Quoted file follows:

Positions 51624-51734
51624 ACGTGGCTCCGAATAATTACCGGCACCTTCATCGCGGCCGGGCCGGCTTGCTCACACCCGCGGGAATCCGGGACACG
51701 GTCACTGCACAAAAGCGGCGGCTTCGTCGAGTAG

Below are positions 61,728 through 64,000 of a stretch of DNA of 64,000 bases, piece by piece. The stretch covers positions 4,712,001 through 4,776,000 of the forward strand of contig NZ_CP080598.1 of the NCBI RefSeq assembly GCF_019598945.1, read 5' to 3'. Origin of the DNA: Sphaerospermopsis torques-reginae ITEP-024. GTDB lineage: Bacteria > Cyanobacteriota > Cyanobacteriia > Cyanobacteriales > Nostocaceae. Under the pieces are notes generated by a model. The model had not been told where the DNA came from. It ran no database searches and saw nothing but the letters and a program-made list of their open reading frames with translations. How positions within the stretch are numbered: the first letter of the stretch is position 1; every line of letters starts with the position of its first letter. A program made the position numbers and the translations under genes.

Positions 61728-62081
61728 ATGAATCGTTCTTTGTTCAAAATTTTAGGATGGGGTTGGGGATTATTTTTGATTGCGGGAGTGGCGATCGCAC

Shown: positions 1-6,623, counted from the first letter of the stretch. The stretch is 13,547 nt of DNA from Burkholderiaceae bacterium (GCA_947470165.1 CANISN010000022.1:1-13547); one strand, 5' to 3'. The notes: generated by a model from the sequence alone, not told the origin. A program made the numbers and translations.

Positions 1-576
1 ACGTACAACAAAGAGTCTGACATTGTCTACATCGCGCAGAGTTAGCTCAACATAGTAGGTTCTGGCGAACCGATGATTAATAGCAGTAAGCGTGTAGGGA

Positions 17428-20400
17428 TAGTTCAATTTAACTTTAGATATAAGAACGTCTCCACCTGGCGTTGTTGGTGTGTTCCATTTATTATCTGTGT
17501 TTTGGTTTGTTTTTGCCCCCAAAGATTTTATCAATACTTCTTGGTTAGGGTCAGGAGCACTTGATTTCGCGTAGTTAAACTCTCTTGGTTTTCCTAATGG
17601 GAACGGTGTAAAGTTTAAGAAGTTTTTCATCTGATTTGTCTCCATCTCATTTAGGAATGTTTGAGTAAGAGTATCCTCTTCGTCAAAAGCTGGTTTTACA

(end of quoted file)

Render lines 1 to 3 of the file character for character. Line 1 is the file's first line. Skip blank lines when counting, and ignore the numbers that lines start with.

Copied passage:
Positions 51624-51734
51624 ACGTGGCTCCGAATAATTACCGGCACCTTCATCGCGGCCGGGCCGGCTTGCTCACACCCGCGGGAATCCGGGACACG
51701 GTCACTGCACAAAAGCGGCGGCTTCGTCGAGTAG